This is why you will always see smaller rear discs on a bike / car as there is less traction on the rear wheels under braking so a less force is required to lock the wheel, using smaller rear disc rotors helps balance the brakes (although a brake bias valve does most of the work on a heavy car)

So on a Uni where we don’t want to be locking up our wheel the smallest disc we can get away with with the least amount of finger/hand pressure is optimum, but in reality sticking on the biggest rotor you can makes sense as the loss of modulation won’t be noticed by many.

There are lots of factors

Brake design/function
Pad friction material
Hand strength
crank size
body weight
Steepness of terrain
Wheel size
Traction (road/snow/mud)

On a 26" Uni with 145mm cranks a 160mm was fine with only mild hand cramps on long descents

When I switched to a 29" with 137mm my leg force with my lightish 11 stone body weight meant I was being lifted out of my seat so had to pull the saddle handle more when on the Uni above I would have just controlled my speed with my legs. I therefore changed my rotor to a 180mm which due to the large wheel didn’t change the modulation feel but brought the effort I had to exert on the lever back to around where I was on the 26".

I could have got a 203mm rotor to be honest and saved my hand some work on the big hills but I thought the rotor almost being as long as my cranks would look a bit odd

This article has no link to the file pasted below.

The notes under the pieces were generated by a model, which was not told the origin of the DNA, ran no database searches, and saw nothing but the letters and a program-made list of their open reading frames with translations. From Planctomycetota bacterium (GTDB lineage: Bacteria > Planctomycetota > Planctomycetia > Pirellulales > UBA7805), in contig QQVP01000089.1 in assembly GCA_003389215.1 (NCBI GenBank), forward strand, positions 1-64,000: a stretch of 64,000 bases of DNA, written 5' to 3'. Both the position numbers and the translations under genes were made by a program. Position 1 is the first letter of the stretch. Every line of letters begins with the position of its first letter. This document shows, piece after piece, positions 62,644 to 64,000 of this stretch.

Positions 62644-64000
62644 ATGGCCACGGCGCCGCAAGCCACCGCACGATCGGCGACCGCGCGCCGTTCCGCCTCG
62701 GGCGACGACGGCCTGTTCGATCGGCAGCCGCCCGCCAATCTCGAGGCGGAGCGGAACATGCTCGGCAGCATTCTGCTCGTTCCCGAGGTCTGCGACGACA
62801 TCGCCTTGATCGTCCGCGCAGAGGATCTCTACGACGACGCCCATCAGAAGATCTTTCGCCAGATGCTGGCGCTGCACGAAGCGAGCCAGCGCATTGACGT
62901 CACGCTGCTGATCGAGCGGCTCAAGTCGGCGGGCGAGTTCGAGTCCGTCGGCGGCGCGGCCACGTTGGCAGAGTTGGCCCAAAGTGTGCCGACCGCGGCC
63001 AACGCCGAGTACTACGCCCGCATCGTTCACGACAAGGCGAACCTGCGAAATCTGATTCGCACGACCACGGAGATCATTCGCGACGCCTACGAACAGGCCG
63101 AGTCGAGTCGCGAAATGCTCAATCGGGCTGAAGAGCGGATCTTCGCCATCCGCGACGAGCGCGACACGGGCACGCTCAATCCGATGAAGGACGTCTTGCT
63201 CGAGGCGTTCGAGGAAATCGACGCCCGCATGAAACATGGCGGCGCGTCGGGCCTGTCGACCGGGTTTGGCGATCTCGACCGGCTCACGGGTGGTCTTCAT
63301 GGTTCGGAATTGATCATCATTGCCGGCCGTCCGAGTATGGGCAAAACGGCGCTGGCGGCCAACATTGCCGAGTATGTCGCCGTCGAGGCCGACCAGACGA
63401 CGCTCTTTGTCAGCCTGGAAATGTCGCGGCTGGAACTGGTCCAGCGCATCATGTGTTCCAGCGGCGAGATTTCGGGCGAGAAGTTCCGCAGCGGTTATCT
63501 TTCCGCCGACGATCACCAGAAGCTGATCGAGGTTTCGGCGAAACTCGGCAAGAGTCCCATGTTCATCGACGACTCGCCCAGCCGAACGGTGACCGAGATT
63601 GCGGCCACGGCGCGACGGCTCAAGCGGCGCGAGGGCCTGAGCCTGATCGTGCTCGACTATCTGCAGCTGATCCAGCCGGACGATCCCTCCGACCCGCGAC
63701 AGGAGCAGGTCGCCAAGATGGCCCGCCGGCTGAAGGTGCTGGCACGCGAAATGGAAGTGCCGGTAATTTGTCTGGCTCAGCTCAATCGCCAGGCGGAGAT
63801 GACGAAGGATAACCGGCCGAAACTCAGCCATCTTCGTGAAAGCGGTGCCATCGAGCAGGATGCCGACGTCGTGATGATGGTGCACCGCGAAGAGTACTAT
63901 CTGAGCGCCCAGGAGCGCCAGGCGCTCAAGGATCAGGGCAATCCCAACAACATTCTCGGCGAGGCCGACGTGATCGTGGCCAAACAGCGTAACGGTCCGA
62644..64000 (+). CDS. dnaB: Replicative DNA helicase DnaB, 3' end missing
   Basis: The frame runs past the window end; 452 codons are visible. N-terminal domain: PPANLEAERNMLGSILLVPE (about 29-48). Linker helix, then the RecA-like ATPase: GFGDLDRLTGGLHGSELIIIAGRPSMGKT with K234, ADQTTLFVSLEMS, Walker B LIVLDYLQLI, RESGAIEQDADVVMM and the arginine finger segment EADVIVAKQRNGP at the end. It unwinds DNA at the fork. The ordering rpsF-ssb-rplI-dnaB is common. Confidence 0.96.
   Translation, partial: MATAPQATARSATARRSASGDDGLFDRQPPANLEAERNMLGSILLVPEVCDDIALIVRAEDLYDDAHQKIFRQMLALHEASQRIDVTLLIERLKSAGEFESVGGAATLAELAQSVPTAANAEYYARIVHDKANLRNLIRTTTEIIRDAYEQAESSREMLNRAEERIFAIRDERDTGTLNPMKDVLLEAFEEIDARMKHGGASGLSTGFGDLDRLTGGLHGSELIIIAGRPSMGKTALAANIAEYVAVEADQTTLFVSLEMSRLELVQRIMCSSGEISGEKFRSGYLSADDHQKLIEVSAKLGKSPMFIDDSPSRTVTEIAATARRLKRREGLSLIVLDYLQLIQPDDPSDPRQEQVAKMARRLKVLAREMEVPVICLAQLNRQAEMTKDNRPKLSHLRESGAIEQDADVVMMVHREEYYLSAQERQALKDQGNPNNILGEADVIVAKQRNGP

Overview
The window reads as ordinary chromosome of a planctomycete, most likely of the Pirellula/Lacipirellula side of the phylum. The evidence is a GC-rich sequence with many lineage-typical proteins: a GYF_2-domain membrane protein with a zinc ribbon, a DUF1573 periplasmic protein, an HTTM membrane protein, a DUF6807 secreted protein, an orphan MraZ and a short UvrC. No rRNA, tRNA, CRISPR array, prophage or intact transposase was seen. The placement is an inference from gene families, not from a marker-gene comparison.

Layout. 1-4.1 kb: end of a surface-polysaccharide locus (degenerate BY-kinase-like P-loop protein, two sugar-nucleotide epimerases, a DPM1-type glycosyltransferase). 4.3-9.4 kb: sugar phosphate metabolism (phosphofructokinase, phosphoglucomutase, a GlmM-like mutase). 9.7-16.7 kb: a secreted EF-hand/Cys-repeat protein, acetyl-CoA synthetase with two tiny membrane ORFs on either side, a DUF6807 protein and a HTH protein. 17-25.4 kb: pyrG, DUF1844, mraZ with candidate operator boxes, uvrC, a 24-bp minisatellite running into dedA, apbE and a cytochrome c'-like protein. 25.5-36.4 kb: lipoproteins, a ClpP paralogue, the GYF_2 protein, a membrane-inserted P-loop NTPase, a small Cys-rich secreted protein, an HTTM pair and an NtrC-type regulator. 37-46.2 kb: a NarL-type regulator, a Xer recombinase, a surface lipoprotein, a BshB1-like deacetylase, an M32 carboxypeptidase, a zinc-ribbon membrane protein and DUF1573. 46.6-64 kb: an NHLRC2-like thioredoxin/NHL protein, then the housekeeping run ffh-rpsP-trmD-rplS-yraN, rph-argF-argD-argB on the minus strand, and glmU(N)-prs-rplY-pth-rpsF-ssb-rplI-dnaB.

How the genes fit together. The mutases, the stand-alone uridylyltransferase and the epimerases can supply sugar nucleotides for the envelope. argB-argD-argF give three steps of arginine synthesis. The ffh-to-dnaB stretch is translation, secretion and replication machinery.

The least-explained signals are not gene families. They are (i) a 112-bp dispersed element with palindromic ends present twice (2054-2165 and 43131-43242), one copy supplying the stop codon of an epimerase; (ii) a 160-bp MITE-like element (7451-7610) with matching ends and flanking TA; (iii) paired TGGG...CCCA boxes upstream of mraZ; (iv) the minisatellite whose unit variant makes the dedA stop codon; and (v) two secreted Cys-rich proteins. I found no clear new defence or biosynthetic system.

I always recommend getting a Shimano brake with the “servowave” feature (STX/XT/XTR) as this has a cam in the lever that keeps the rotor further away from the disc then when the pads hit the rotor the cam slides down giving more power. This more importantly means no annoying disc / pad rubbing. The SHimano’s are very good quality, cheap and use nice mineral oil. There are lighter or more powerful brakes but we are not riding 35# bikes down hols at 30 mph+

The real benefit with discs is they are not as effected by mud so are more consistent, are not impacted by a buckled wheel and are self adjusting so virtually maintenance free

As for fitting as NurseBen has said the UDC fitting of the D-Brake works fine, clamp the brake side down nice and tight and tighten the other enough so the wheel spins freely

Some pictures of my 180mm 2 piece Shimano rotor with an STX brake on my KH29